Magicshine says it’s managed to pack this power into such a small package thanks to on-board precision thermal control and an aluminium alloy case with side-facing cooling fins that help dissipate heat. The head unit has also passed a 1-metre drop test and has an IPX5 waterproof rating (to resist a sustained, low-pressure water jet spray).
It has three programmes, each with four constant and one flashing mode, selected with a double push of the single power and mode button on the rear of the head unit, and then cycled through with a single push of the same button.
The button remains illuminated green when the light is on, but turns red when there is between 6 and 20 per cent battery remaining. Once battery life has reduced to 5 per cent or less it flashes red.
The separate battery pack has a three-stage battery life indicator, activated with a push of the integrated button. There’s a USB-C charging and output port, which means the Monteer’s 10,000mAh battery can be used to charge other devices with the correct cable. In full power, the battery lasts a claimed 1-hour 30 minutes.
The head unit and battery pack are connected via a 107cm cable and the battery pack is secured using two Velcro straps. The head unit uses a Garmin-style twist-lock attachment to connect to the mount, which positions the light off centre in front of the stem.
The light can be mounted either way up and with a compatible adaptor can be attached to GoPro-style mounts, too. This means it can be used on helmets as well as handlebars. The mount is compatible with 31.8mm and 35mm bars thanks to the included adaptor.
The Monteer 8000S’ immense brightness is second to none. The trail and its surroundings were beautifully lit up with fantastic competence and you’d be hard pressed to want more illumination.
This makes it a one-stop-shop for gnarly trail riding and, unless you want a secondary light, I couldn’t find a scenario on the trails where there wasn’t enough light to confidently and quickly pick lines while tackling tricky descents.
The light’s beam is impressively broad with a virtually imperceptible cut-off point to the sides and front. I never felt like I was looking down the trail without light shining ahead, even around sharp turns. On anything other than an arrow-straight road, it was impossible to see where the beam’s forward cut-off was, so on-trail illumination was never a problem.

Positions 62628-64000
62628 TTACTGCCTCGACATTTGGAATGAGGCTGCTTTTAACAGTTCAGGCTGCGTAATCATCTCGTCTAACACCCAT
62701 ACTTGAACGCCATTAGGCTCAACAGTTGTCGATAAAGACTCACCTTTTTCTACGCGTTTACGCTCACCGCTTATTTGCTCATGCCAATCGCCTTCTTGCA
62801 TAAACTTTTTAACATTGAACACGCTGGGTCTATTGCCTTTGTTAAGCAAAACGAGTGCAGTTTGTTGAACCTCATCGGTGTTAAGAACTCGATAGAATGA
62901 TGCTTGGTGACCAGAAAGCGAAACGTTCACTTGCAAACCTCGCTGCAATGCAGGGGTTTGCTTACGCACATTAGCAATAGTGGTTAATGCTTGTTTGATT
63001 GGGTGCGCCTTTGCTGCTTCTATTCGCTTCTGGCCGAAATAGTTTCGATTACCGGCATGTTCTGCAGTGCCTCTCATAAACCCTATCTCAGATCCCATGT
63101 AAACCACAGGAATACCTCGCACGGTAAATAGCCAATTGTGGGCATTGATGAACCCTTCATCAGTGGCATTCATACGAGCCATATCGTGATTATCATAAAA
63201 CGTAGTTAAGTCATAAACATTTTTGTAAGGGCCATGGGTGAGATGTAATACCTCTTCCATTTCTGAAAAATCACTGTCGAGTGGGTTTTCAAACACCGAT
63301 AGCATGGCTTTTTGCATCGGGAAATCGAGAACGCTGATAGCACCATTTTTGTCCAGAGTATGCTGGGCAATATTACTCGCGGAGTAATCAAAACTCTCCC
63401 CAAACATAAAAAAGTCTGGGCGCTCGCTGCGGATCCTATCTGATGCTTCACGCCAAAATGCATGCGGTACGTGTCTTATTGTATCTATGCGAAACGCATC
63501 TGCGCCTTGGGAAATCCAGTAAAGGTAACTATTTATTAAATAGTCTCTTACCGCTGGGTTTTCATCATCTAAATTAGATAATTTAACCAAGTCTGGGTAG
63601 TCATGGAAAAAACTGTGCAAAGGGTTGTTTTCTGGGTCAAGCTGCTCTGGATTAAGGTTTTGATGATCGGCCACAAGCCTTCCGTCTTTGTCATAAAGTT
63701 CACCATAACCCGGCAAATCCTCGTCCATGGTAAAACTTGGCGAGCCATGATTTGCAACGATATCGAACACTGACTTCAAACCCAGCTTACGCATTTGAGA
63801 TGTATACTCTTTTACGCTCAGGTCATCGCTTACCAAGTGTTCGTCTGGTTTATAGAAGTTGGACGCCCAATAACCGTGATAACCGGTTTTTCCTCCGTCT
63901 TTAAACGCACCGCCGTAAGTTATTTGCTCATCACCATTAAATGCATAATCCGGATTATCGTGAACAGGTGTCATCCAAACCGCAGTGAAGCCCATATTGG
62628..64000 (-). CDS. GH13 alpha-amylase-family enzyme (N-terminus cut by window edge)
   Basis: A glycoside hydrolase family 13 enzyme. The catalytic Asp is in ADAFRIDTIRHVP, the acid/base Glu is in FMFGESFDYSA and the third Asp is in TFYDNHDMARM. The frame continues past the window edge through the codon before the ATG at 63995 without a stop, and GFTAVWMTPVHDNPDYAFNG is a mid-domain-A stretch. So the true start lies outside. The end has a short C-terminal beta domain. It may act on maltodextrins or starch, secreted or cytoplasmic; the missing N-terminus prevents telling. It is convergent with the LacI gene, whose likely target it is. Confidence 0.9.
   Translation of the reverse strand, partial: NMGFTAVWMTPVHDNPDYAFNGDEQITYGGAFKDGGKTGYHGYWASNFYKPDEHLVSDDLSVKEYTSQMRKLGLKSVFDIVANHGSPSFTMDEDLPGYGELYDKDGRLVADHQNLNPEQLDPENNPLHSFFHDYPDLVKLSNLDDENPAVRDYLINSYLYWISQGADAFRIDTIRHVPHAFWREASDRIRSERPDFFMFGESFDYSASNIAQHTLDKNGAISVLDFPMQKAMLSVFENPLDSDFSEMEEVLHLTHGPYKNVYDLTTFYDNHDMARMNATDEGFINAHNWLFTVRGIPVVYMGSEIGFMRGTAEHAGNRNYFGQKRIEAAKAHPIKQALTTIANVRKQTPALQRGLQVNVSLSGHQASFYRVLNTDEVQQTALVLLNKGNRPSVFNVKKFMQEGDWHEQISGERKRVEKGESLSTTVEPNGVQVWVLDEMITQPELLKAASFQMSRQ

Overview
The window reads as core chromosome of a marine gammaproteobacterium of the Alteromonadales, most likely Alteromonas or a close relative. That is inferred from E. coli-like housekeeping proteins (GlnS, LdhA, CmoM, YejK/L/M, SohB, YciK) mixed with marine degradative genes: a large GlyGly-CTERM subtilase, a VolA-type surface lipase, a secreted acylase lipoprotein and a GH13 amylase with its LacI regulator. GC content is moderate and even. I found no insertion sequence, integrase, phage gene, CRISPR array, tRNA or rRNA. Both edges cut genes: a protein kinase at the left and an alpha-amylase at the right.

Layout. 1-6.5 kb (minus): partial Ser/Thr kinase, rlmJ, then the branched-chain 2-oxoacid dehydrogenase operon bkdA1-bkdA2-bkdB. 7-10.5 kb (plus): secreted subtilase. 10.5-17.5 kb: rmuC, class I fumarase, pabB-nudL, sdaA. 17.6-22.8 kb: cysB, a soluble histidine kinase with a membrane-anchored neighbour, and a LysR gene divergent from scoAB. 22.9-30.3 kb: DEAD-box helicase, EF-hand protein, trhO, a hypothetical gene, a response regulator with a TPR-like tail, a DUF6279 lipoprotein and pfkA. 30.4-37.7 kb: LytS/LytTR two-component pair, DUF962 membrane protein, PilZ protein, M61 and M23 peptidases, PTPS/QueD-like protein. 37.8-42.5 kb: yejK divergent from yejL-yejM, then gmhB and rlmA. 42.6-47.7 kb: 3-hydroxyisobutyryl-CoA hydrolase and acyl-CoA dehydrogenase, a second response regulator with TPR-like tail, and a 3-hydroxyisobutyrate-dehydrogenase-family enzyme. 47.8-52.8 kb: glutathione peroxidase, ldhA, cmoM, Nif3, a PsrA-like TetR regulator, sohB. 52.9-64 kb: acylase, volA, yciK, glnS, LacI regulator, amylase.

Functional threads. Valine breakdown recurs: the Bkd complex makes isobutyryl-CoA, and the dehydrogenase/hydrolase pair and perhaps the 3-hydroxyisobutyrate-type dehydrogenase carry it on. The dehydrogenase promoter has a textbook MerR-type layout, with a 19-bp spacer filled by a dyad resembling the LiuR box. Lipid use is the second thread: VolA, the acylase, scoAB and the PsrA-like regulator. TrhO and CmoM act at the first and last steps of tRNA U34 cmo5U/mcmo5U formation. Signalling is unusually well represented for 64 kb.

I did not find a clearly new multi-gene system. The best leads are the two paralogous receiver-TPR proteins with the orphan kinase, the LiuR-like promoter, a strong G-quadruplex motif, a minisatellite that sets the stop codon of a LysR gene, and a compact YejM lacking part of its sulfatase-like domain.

And despite the impressive flood light, there was also a bright focal spot directly in front of the bike. This meant it was possible to pick out details like rocks and roots as if it was daytime. This level of definition combined with the contextual information given by the flood LEDs makes the Monteer 8000S very impressive.
The spotlights shine plenty of light downwards, too, so shadows were rarely cast when I went up rises, off drops or over jumps, furthering the confidence the light gave me.
The LEDs had a white hue which helped reduce the contrast that bluer lights can cause. The light wasn’t harsh, was easy to see with and I didn’t have to strain my eyes when looking for trail obstacles.
I found the single button easy to use on the fly, but didn’t actually change modes very often. Even in the lower power settings, the light didn’t lack output and I only toggled up to the brightest mode when it was really needed.
Run time in the maximum 8,000-lumen brightness was good too, at 1 hour 15 minutes. Because of that, the unit’s lack of battery indicator isn’t as much of a problem as it would be on lights with lower battery capacities, and I just had to run the Monteer on the lower 4,400-lumen setting to nearly double battery life.
Although the lack of mode indicator was frustrating at times, considering the number of outputs on offer, it was always obvious when it was in its brightest, most illuminating setting.
The out-front mount kept the light stable over even the roughest of terrain and the Garmin-style twist-lock attachment was easy to use. And, because the mount put the light directly over the stem, there was plenty of space on the bars for accessories such as GPS units.
The battery’s Velcro straps provided a tight and secure fit, and because the battery is quite thin at 34mm it could squeeze into gaps that bulkier models couldn’t. Its cable was quite long and no dedicated storage straps were provided.
The Monteer 8000S is a true masterpiece, providing incredible power, exceptional beam pattern and ease of use. If you’re looking for one light to cover all night riding bases, look no further, this is it and well worth the $400 / AU$650 price.